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Sunday, September 1, 2013

Sound ecosystem science should drive conservation

In the mid 19th century the Ahwahneechee, a Native American tribe, was forcefully expelled from the Yosemite Valley a landscape, which they had inhabited for over 200 generations. In October 1890, Yosemite became a national park. This was the birth of the Yosemite model of wildlife conservation. Like other American inventions, the Yosemite model has been promoted with zeal across the world.

Over the past century African governments, often enabled by European and North American wilderness romantics, have established over 1100 enclaves of protected areas; national parks and reserves, which play an essential role in sequestering wildlife and core habitat components from grubby human hands.

It is phenomenally admirable that total protected-area coverage in Africa has increased nearly two-fold since 1970, and now cover circa 3.1 million square kilometers. Although the expansion of protected areas over the last four decades is heartening their ability to maintain viable populations of diverse wildlife species, over the long-term, is now threatened by a combination of human-induced or anthropogenic factors, including naked greed and natural factors, including climate change.

The effect of reserve isolation and insularization on wildlife diversity and abundance is now grabbing significant attention. Across Africa agriculture land, urbanization and roads have chocked dispersal areas and migratory corridors that hitherto enabled seasonal dispersal of wildlife across contiguous requisite habitats. Today wildlife is sequestered and trapped in islands, parks and reserves, which lack the requisite habitat resources – water, vegetation, prey and refugia – to support viable populations, especially of large mammals and associated predators.

Long-term data for 69 large mammal species from 78 protected areas in Africa revealed a 59 percent decline in large mammal population between 1970 and 2005. The impact of habitat loss on wildlife populations is well documented in the Maasai Mara ecosystem. When wheat cultivation in the Mara ecosystem expanded from about 4,900 hectares to over 50,000 hectares between 1970 and 19990, the total population of migratory large mammals declined by circa 58 percent.

A recent study by J. Ogutu et al., published in the Journal of Zoology analyzed trends in populations of seven ungulate species in Maasai Mara between 1989 and 2003 based on monthly monitoring using vehicle ground counts. The study revealed that the abundance of six of the seven ungulate species declined markedly and persistently in the reserve over the fifteen-year period. According to the study the declines happened simultaneously with habitat degradation, land use change in adjacent pastoral ranches, recurrent severe droughts and an exceptional El Nino flood in 1997/1998.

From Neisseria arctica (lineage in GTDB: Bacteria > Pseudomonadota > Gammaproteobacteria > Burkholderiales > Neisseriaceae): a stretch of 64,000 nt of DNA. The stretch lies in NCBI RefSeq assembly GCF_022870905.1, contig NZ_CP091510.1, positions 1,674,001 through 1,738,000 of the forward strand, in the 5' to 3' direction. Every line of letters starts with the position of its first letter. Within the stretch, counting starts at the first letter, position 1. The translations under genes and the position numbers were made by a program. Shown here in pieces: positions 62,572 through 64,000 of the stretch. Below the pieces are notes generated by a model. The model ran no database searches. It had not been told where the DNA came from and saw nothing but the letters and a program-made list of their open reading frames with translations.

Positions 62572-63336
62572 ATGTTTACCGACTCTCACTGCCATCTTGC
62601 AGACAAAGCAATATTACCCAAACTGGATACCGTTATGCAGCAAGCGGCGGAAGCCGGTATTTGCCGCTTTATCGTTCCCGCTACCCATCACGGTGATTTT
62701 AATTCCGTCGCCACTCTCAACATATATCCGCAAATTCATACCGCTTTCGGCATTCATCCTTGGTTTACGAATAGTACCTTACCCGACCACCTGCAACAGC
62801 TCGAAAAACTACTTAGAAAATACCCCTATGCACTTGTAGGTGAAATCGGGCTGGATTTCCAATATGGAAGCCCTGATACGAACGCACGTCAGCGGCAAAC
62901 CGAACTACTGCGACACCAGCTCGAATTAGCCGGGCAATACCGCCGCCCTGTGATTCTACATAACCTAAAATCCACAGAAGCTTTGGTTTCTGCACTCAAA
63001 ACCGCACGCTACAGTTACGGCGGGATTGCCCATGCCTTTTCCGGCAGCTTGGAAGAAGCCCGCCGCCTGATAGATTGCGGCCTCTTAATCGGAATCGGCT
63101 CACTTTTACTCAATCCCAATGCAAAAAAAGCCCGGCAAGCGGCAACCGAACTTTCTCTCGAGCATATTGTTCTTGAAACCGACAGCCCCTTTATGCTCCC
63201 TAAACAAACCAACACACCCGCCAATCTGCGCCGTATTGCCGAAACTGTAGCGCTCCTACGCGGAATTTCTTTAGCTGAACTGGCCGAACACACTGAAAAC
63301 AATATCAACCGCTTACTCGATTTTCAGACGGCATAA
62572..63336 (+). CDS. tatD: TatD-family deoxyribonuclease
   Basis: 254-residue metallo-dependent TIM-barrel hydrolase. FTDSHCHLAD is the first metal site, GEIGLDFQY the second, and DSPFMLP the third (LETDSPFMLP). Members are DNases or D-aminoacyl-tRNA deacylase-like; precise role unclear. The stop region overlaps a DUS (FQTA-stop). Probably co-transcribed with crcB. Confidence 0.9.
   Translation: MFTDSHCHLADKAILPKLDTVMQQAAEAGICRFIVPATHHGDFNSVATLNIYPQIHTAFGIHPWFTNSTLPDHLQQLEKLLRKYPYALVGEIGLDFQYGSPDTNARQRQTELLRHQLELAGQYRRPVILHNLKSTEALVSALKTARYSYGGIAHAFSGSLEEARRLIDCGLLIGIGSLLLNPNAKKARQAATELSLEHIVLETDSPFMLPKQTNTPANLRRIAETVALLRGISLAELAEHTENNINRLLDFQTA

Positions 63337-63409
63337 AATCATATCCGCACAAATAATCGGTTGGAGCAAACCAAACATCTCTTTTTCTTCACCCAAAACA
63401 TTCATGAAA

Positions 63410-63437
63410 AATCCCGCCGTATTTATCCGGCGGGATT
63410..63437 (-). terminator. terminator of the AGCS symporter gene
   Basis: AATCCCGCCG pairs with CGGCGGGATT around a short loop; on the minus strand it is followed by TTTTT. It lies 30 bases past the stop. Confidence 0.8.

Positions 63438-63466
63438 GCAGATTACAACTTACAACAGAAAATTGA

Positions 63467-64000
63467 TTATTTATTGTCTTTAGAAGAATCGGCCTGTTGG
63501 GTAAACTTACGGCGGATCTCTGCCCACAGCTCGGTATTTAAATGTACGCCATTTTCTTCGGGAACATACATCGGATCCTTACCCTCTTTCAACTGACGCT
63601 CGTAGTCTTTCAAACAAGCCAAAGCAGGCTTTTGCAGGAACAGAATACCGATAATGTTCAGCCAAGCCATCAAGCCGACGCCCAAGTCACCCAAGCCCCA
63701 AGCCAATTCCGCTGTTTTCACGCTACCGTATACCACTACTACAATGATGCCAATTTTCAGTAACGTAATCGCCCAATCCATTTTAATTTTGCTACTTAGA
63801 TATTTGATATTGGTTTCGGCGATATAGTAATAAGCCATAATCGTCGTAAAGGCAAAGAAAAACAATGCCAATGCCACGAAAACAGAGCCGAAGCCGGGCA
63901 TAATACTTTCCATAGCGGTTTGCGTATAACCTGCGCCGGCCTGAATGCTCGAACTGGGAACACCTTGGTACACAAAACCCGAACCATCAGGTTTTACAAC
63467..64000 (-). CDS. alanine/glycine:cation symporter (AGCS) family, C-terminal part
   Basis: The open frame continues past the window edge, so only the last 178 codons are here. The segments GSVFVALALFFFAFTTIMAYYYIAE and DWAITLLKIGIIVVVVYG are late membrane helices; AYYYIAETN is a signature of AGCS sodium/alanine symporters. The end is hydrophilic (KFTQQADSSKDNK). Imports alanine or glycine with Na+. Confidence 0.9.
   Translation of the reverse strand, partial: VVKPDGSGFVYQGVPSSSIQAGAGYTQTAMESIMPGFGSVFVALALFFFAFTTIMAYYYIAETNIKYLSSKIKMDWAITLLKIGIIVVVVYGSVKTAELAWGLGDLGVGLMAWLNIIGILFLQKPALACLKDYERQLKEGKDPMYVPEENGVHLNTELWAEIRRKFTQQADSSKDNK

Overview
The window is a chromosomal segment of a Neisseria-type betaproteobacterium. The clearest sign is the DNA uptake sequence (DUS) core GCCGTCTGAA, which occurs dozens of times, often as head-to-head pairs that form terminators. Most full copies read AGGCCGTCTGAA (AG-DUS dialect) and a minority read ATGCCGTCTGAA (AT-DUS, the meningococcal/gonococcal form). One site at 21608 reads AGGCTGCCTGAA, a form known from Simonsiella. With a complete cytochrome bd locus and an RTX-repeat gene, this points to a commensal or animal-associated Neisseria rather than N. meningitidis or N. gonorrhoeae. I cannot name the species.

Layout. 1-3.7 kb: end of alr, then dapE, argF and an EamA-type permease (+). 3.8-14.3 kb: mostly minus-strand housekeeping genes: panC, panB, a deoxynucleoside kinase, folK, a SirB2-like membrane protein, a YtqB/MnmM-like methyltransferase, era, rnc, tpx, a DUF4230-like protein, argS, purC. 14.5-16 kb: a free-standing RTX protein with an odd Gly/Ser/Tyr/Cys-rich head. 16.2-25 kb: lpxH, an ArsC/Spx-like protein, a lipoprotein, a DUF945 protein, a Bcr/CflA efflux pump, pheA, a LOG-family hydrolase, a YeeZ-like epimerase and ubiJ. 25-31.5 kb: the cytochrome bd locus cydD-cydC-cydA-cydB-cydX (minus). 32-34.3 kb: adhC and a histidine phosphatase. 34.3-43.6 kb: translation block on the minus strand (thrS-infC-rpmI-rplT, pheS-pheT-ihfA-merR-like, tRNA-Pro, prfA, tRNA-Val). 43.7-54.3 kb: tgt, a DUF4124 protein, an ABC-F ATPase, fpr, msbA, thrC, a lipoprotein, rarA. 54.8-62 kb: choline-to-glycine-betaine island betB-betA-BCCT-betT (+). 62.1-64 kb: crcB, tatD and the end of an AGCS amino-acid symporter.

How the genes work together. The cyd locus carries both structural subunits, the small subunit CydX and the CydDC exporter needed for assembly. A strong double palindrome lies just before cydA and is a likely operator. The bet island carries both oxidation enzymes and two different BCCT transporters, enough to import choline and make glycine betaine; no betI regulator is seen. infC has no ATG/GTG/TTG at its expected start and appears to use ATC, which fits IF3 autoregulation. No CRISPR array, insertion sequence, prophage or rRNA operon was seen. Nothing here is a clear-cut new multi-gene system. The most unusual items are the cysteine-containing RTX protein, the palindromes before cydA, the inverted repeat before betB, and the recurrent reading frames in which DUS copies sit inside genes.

Are the chickens coming home to roost? Is the paradox at the heart of the Yosemite model of conservation unraveling? In the face of irrevocable human induced land use transformation and greed – urbanization, agricultural expansion, infrastructure development and poaching as well the impact of climate change on habitat quality – I am persuaded that a model of conservation based on the romantic pre-human wilderness model has run its course. We must re-imagine a new conservation model for a crowded planet, where majestic parks of yesteryears have become glorified zoos.

I argue that a post-modern construct of conservation must re-examine the Yosemite model of conservation predicated on the bizarre notion of isolated patches of undisturbed wilderness, apart from humans. Such a notion has no basis in sound ecosystem science. Conservation must embrace a whole landscape based approach in which diverse wildlife species and natural habitats are interconnected, resilient and integrated with compatible human land use.

Connectivity among protected areas will enable and sustain dynamic interactions among species and enable utilization of ecological resources across large spatial scales, taking advantage of seasonal variability of habitat resources. The challenge lies in negotiating access and incentivizing change of user or buying back wildlife migration corridors or dispersal areas currently under private ownership and incompatible use.

There is a great opportunity here to create the largest and most lucrative ecosystem service market on the planet. Landowners could be persuaded using financial incentives to individuals or associations of landowners to offer their land for use as wildlife migration corridors. The ecosystem service market could be developed further to enable trading of such leases in national and international stock markets.

For the large and wide ranging mammals like the elephant, which are already under intense human predation pressure, range constriction and decline in habitat quality could trigger catastrophic population collapse and extinction. Lack of good ecosystem science, not poaching, is the greatest long-term threat to our wildlife.

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